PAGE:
Meet You in Hell, by Les Standiford

Meet You in Hell by Les Standiford is the story of the bitter partnership between Andrew Carnegie and Henry Clay Frick. Carnegie was born poor and is an American story if ever there was one. As told by Standiford, he amassed a fortune and created the largest steel company in the world with a small startup investment and a deft business cunning, sometimes operating by what today would be illegal methods. Frick was born to wealth and privilege and used his connections and influence, as well as a creative and ruthless business sense, to build the largest coal and coke empire in America.

The book recounts how the two men separately built their fortunes and their empire, and then how they met and began to form a business relationship. The coke that Frick made was the main source of fuel to create the steel that Carnegie made. Carnegie was a smart manager who believed the best way to ensure profit was to tightly control costs.

Standiford theorizes that the Homestead Strike of 1892, in which several striking steel workers and Pinkerton detectives were killed, was a decisive moment in the breakup of the business relationship of the two men. Frick’s method for dealing with the strikers was to start a war with them, while Carnegie simply wanted to close the factory and starve them out. The backlash over the way the strike ended fell on both their shoulders, though most of the public outside of Pittsburgh seemed to blame Carnegie.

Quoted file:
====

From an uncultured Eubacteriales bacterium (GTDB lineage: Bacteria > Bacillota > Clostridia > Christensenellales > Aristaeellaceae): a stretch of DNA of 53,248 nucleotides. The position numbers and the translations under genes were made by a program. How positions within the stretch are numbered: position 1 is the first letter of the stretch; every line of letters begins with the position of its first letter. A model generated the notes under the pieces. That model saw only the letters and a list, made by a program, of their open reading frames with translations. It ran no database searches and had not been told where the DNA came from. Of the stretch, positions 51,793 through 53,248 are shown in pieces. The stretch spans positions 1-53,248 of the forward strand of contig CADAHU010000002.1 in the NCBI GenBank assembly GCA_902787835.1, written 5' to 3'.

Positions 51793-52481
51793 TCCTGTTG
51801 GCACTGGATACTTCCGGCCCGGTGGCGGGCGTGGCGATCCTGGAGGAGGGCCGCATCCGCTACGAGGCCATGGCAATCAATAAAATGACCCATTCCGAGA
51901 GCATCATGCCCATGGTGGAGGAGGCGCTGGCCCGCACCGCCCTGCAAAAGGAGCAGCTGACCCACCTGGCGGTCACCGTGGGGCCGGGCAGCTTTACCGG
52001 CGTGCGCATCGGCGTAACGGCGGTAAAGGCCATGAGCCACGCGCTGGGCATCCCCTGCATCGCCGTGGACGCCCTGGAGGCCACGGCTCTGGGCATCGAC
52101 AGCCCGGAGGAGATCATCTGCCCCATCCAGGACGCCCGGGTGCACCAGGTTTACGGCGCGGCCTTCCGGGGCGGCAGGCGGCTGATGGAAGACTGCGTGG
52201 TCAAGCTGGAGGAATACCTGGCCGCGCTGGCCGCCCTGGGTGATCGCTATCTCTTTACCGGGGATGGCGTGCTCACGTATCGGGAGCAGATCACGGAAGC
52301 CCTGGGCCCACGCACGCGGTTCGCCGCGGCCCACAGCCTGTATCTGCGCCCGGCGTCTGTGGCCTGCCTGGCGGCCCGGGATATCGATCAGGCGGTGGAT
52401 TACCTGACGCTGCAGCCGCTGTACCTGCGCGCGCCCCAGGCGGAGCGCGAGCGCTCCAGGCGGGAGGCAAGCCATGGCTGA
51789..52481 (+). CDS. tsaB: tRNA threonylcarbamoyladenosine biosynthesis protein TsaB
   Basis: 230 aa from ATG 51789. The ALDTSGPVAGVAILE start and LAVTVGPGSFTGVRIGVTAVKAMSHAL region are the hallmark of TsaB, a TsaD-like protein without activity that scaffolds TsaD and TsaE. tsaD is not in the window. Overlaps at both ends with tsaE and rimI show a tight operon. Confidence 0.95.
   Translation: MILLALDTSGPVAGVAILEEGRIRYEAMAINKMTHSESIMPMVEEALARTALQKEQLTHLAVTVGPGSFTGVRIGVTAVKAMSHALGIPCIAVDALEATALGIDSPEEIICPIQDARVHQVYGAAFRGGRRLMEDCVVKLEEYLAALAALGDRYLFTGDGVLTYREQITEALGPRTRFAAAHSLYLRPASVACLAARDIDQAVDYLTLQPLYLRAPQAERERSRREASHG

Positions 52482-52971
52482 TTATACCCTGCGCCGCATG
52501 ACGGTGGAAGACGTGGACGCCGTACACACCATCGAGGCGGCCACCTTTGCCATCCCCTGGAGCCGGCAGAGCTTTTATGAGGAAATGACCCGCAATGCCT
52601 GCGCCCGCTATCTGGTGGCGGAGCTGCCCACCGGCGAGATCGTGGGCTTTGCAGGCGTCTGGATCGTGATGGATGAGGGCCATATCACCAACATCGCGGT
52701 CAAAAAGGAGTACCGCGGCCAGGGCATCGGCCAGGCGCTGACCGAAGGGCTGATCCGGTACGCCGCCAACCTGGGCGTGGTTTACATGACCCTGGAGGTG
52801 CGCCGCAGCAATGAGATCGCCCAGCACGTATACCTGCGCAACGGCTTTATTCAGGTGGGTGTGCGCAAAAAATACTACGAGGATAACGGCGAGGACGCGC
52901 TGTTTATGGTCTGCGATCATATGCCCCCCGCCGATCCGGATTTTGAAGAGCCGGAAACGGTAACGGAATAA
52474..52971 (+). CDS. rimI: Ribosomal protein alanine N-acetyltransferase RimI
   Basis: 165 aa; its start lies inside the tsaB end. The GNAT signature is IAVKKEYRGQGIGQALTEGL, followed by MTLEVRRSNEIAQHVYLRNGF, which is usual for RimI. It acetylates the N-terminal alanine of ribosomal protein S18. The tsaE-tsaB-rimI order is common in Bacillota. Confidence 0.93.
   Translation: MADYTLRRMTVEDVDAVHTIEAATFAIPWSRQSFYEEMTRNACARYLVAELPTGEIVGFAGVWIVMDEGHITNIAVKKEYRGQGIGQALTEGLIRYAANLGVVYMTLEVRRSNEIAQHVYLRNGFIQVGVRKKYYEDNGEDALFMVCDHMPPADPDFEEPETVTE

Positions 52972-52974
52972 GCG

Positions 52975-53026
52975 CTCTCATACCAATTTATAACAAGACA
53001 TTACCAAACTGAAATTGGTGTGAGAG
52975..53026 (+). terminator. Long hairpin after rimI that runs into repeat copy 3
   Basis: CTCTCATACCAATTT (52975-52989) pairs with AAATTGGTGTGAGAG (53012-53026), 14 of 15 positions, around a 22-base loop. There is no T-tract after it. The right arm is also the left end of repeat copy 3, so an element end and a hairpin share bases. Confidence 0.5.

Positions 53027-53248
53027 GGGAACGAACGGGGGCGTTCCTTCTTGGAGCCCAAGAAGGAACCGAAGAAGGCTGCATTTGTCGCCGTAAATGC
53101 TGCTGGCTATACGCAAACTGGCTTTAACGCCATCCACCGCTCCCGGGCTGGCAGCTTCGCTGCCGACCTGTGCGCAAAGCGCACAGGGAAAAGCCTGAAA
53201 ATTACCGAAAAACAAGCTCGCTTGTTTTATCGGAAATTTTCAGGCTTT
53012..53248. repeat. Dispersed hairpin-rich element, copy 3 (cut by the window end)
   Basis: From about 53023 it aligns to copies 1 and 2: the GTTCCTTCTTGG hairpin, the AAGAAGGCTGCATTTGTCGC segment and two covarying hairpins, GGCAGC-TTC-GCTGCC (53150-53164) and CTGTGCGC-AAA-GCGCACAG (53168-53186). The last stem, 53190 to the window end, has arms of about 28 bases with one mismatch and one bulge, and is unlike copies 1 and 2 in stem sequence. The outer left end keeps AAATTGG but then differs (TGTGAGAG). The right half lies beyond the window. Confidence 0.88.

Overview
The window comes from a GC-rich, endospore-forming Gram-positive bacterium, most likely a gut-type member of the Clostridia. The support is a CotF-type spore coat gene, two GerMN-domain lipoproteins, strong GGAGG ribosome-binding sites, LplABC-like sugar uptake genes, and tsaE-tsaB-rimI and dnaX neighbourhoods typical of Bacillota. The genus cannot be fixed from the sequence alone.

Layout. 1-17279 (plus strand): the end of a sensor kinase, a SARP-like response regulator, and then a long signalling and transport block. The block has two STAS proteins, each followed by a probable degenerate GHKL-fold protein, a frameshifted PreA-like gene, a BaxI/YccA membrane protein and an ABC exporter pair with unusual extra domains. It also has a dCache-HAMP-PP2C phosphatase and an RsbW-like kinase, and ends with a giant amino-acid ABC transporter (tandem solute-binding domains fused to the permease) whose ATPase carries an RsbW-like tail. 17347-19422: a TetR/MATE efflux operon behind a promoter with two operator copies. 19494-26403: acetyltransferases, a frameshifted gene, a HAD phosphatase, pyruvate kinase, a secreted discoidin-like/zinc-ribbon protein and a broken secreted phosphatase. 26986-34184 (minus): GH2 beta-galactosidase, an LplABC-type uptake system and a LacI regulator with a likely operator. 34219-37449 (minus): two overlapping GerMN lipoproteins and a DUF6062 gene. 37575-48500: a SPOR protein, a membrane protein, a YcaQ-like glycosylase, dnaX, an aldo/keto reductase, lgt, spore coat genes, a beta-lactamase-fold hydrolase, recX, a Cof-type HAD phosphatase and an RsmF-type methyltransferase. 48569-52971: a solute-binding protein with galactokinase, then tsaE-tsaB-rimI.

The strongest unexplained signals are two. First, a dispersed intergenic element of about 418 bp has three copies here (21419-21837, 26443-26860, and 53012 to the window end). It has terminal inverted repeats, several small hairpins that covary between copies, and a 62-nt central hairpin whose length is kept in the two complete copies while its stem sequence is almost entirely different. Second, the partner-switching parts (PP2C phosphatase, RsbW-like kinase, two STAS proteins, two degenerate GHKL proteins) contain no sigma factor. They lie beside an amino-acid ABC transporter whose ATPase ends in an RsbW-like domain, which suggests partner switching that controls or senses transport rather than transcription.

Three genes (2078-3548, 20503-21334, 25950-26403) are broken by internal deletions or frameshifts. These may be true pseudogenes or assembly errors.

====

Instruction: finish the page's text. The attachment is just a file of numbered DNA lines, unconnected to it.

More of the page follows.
This basic premise falls apart, however, as the book tells of their continued relationship. While it may have been strained for a while, the two men continued as friends. Carnegie may not have liked the way Frick handled the strike but he put his faith in the man who was in charge of Carnegie Steel at the time. It was only years later, when Frick secretly tried to oust Carnegie from his own company, that their relationship soured completely.

Where I find the book most interesting is in the telling of the Homestead Strike itself. This event takes up a significant part of the book, and Standiford goes into great detail not only about the leaders of the union, but also about the striking workers themselves, how their daily lives were lived, and their reasons for striking. As a writer of historical fiction that takes place in the same time period, I was struck by how different were the lives of the men in Pittsburgh versus Arthur Maki and his crew of pioneers in Mountain Iron.

The business attitude toward labor and unions during this industrial period was not a positive one. Frick’s tough stand against organized labor spread like wildfire through the Minnesota iron mines after the formation of US Steel in 1901. For the men working the iron mines there—the Iron Rangers—the decisive events came more than a decade later, in 1907 and again in 1916, when striking workers managed to almost completely shut down the mining industry over better pay, shorter work hours, and better working conditions. Frick had been ousted from the Carnegie Steel Company in 1900, but when US Steel formed a year later, he was back on the board of directors, making decisions that would affect workers for decades to come.

My stories are not about the big men, the Carnegies and the Fricks of the world, but about the Arthur Makis and the Matti Seppalas and the thousands of other miners and laborers who day in and day out climbed down into those pits and brought the red gold out of the ground. Without them there would have been no steel industry for Carnegie and Frick to dominate.